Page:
When a lion snores ... transmitters are inserted

A Monitor photographer captures the sleeping beauties at a South African game reserve, where the lions are sedated briefly so transmitters can be inserted to track their movements and ensure their safety.

Melanie Stetson Freeman/Staff
Veterinarian and expert big game mover Dr. Andre Uys begins working on a lion in the back of a pickup truck while game reserve owners and their children watch. It is a rare chance to be close to a wild animal. A cloth covers the lion’s eyes as protection from the sun.
Courtesy of Liesl van Alleman/The Meletse Game Reserve
The game reserve provided this photo of the lion awake and doing well postsurgery.
Melanie Stetson Freeman/Staff
A staff member at Meletse Game Reserve, a privately owned park, holds tight to a sedated lion’s paw – lions have been known to wake up suddenly – as she has surgery to insert a transmitter into her abdomen. The transmitter will keep her safe since her whereabouts will always be known. If she escapes, she will be quickly recovered.

These lions are not dead. They're sleeping.

Let me explain.

On a recent trip to South Africa, I got an assignment to photograph lions at the Meletse Game Reserve in Limpopo Province. As often happens – far more often than photographers like to admit – the assignment didn't turn out quite as planned.

We start off early: 4 a.m. We're trying to reach lions who are being moved from one game park to another. It's called translocation and it's big business in South Africa. Some parks have excess animals, others have a need for them. But on this day there is fog – thick fog – which makes for slow going. And when the fog thins, we see that there are potholes everywhere. Our driver, Ivan, slows, and dodges them, but now we're running late. Conversation revolves around how many flats occur on this stretch of road.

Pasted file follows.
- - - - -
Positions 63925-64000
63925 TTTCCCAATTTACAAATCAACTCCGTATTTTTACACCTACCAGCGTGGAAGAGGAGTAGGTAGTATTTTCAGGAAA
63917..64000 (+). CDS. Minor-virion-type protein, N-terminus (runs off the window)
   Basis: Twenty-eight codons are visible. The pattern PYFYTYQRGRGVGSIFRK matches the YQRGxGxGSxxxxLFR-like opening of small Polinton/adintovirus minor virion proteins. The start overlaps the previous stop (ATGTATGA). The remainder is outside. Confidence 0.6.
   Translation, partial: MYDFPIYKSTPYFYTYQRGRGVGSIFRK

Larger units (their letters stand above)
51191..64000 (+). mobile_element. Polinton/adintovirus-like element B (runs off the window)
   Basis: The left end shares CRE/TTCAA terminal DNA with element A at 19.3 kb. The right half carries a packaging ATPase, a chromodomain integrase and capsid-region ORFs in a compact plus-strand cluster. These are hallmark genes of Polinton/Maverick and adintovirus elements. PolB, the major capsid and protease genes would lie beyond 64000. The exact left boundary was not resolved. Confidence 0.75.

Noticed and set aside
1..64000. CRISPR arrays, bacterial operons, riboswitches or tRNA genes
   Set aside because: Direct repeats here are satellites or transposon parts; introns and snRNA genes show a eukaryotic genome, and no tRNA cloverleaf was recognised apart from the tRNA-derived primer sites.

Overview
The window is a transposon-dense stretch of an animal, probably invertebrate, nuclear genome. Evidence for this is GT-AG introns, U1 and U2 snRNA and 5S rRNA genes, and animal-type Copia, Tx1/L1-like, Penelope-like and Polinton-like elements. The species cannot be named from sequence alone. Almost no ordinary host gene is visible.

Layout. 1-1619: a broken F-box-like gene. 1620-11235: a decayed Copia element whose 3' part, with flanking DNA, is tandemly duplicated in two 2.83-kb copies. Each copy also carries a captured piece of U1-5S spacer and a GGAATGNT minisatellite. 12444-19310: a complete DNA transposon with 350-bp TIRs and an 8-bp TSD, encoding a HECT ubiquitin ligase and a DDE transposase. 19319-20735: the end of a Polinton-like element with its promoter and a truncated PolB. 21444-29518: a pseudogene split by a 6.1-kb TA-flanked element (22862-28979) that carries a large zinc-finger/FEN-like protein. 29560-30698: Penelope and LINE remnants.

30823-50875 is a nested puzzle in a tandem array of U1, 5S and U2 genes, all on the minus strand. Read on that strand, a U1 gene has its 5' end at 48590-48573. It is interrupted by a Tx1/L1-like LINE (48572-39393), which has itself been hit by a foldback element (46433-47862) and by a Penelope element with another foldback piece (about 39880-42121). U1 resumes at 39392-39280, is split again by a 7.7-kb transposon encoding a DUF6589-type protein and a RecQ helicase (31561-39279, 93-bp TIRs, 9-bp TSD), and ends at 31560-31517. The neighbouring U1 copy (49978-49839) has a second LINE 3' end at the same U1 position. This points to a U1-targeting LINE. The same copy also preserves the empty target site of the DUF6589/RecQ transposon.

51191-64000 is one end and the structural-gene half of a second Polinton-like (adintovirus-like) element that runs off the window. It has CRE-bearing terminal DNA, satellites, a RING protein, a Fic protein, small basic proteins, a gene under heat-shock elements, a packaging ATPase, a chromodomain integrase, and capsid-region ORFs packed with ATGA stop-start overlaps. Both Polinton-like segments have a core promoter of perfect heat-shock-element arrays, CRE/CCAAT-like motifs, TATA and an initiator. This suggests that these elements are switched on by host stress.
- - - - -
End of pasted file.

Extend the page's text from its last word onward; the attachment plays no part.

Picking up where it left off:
When the potholes become fewer, Ivan accelerates, trying to make up time. Bam! Bam! A huge one gets us. We have a flat. No, wait, we have two flats. With the help of a kind local farmer, the two wheels are taken to a relatively nearby tire store. We wait for their return. It seems like hours. I pace back and forth, back and forth, like the expectant fathers in the waiting rooms in old movies. My opportunity to photograph the lions is vanishing before my eyes. I'm probably missing the whole thing. I want to cry.

Tires fixed, wheels on, we're off again. We get to the reserve more than three hours late, but we haven't missed the whole thing. The lions are already sedated and lying in the back of pickup trucks, but I will get to photograph them getting transmitters inserted into their abdomens so the owners always know their locations.

It's incredible to be so close to a lion – to pet her, touch her claws, whisper in her ear how beautiful she is.

That night, I awake with a start. I realize all the sleeping lions in my photographs look dead. I promise you, they're doing fine. I just wish I had the photos to prove it.

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